Member of The Crypto Crew:

Please Also Visit our Sister Blog, Frontiers of Anthropology:

And the new group for trying out fictional projects (Includes Cryptofiction Projects):

And Kyle Germann's Blog

And Jay's Blog, Bizarre Zoology

Wednesday, 8 February 2012

The Plastic Eaters

Not Fortean Zoology or even Zoology as such, but one news item I have been awaiting a LONG time...

Fungus That Devours Plastic Might Help Clean The Environment
Sunday, February 05, 2012 10:49
ZME Science
Fungus Eating Plastic
Example of PUR-A plates initially used to screen for polyurethane degrading activity after 2 weeks of fungal growth. (c) Department of Molecular Biophysics and Biochemistry, Yale University

A group of students from Yale University, along with molecular biochemistry professor Scott Strobel, were on a routine trip to the Amazon’s Yasuni National Park, one of the most biodiverse regions in the world, when they stumbled across a peculiar type of mushroom capable of eating polyurethane plastics. If successfully applied to landfills clogged with millions of metric tons of garbage plastics, this could have a potentially critical role in cleansing the environment.
Polyurethane is a synthetic polymer which is makes up most of today’s plastics. Although, plastic is recyclable in certain degree, most of the world’s plastic wastes are simply dumped in giant landfills where it simply remains there indefinitely, since it’s not biodegradable.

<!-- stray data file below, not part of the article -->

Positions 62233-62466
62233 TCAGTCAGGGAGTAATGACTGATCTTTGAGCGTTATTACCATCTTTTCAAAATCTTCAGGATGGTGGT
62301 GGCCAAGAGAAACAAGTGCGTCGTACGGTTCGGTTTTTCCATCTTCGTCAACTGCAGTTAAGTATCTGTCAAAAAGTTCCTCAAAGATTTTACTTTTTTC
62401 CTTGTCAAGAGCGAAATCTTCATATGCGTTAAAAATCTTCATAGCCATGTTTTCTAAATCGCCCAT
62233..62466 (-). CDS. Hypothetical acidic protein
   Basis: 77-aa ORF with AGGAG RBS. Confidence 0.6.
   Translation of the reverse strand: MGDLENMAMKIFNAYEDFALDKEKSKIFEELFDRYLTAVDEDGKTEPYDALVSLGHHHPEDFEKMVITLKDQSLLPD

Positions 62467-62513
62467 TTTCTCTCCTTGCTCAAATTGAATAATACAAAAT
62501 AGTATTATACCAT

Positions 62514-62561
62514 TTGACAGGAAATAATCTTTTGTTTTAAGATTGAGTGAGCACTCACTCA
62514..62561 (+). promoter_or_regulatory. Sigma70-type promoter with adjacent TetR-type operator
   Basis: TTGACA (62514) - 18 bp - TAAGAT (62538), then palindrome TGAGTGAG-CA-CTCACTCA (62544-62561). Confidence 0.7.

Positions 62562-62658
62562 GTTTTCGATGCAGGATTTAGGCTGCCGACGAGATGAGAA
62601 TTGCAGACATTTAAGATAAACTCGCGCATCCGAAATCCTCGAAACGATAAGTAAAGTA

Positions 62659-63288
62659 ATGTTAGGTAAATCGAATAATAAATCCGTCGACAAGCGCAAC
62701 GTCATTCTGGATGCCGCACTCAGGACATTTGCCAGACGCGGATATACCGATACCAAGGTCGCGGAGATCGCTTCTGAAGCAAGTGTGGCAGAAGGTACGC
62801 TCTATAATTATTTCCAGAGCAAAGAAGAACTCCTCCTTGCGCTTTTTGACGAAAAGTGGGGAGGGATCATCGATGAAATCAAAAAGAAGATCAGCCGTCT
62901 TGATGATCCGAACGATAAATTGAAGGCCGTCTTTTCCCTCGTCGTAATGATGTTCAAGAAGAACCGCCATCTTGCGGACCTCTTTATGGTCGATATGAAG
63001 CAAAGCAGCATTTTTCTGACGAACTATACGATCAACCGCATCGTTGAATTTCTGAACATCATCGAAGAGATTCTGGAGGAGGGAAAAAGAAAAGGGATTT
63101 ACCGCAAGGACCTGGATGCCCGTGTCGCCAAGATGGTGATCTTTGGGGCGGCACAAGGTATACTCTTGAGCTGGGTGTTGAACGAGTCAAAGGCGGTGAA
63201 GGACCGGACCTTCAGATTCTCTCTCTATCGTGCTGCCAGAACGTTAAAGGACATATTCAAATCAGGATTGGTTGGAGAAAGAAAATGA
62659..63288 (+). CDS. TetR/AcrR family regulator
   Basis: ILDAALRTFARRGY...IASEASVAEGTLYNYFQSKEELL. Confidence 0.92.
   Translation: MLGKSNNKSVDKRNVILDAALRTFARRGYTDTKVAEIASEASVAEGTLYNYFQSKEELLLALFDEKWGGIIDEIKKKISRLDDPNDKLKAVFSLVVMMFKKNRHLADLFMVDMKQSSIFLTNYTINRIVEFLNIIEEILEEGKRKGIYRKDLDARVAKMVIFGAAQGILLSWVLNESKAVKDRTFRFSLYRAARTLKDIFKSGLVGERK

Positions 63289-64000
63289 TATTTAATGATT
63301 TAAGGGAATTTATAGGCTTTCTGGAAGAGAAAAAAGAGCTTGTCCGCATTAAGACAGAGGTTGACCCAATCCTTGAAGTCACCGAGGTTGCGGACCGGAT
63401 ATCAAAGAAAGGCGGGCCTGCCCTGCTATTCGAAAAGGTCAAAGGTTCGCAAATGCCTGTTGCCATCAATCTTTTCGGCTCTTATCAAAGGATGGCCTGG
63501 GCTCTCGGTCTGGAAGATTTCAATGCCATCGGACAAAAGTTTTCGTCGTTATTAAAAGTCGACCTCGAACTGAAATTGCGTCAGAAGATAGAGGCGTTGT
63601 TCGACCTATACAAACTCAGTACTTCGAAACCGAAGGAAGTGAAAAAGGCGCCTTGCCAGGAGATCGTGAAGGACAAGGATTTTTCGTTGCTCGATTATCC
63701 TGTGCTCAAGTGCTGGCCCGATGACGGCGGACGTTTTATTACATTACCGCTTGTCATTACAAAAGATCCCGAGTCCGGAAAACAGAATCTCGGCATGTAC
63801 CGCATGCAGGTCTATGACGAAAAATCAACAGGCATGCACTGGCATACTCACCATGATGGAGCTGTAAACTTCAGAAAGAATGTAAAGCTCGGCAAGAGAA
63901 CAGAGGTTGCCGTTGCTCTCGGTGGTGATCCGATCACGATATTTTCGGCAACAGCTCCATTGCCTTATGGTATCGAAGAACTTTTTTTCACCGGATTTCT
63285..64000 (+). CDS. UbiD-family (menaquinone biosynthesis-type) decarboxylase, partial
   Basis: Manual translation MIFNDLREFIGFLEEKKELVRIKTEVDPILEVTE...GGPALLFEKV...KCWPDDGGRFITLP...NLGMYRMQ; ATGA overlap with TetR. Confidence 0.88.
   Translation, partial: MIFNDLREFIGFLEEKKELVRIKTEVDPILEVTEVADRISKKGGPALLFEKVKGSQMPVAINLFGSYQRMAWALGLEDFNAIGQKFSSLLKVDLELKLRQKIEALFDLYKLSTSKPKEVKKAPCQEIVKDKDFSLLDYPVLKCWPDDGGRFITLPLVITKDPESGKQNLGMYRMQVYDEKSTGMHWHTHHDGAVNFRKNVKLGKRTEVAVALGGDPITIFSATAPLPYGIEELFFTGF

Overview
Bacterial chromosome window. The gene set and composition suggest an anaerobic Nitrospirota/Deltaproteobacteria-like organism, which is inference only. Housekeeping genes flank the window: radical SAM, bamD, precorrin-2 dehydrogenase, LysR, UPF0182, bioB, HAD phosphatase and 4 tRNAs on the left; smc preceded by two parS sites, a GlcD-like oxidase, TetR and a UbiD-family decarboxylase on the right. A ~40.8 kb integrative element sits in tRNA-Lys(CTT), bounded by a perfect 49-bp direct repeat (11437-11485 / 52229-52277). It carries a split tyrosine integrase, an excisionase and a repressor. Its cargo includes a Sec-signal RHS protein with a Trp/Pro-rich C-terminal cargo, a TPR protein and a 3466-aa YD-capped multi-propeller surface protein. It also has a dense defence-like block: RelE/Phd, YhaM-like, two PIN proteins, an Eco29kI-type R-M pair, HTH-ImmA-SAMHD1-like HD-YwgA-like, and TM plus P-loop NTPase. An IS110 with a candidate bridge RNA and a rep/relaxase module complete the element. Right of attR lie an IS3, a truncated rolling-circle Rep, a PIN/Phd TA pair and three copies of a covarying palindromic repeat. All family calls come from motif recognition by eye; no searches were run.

Pestalotiopsis microspora was showed to to have the most ability to survive while consuming and degrading polyurethane in aerobic and anaerobic (oxygen-free) environments, like those found in waste landfills. Initially the scientists collected 59 fungi endophytic organism, and after a lab analysis they selected Pestalotiopsis microspora as the most effective fungus , by observing the rate of plastic degradation.
“Polyurethane seemed like it couldn’t interact with the earth’s normal processes of breaking down and recycling material. That’s just because it hadn’t met the right mushroom yet,” the authors write in the paper.
Yes! This remarkable fungus can survive dieting exclusively on Polyurethane, without any kind of oxygen. It’s been proven to work extremely well under lab conditions, however, it’s yet to been tested on massive landfills, but there doesn’t seem to be any indication that it should work. The same paper notes more and more plastic is being produced every year and cites 2006′s production at 245 million tons. How much of these plastics will end up in the Earth’s soil? Super-fungus to the rescue!